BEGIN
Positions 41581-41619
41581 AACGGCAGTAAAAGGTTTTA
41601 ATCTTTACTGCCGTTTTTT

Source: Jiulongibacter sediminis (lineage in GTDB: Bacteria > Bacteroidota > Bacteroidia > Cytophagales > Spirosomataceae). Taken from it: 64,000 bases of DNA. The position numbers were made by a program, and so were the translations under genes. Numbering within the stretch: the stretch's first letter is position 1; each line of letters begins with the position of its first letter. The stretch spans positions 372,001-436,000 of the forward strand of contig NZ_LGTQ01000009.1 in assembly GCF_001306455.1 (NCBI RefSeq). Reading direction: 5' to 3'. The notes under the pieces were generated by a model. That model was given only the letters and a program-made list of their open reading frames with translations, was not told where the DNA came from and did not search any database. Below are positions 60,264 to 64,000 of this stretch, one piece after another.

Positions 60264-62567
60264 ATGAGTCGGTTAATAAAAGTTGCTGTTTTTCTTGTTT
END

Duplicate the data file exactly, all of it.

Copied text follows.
Positions 41581-41619
41581 AACGGCAGTAAAAGGTTTTA
41601 ATCTTTACTGCCGTTTTTT

Source: Jiulongibacter sediminis (lineage in GTDB: Bacteria > Bacteroidota > Bacteroidia > Cytophagales > Spirosomataceae). Taken from it: 64,000 bases of DNA. The position numbers were made by a program, and so were the translations under genes. Numbering within the stretch: the stretch's first letter is position 1; each line of letters begins with the position of its first letter. The stretch spans positions 372,001-436,000 of the forward strand of contig NZ_LGTQ01000009.1 in assembly GCF_001306455.1 (NCBI RefSeq). Reading direction: 5' to 3'. The notes under the pieces were generated by a model. That model was given only the letters and a program-made list of their open reading frames with translations, was not told where the DNA came from and did not search any database. Below are positions 60,264 to 64,000 of this stretch, one piece after another.

Positions 60264-62567
60264 ATGAGTCGGTTAATAAAAGTTGCTGTTTTTCTTGTTT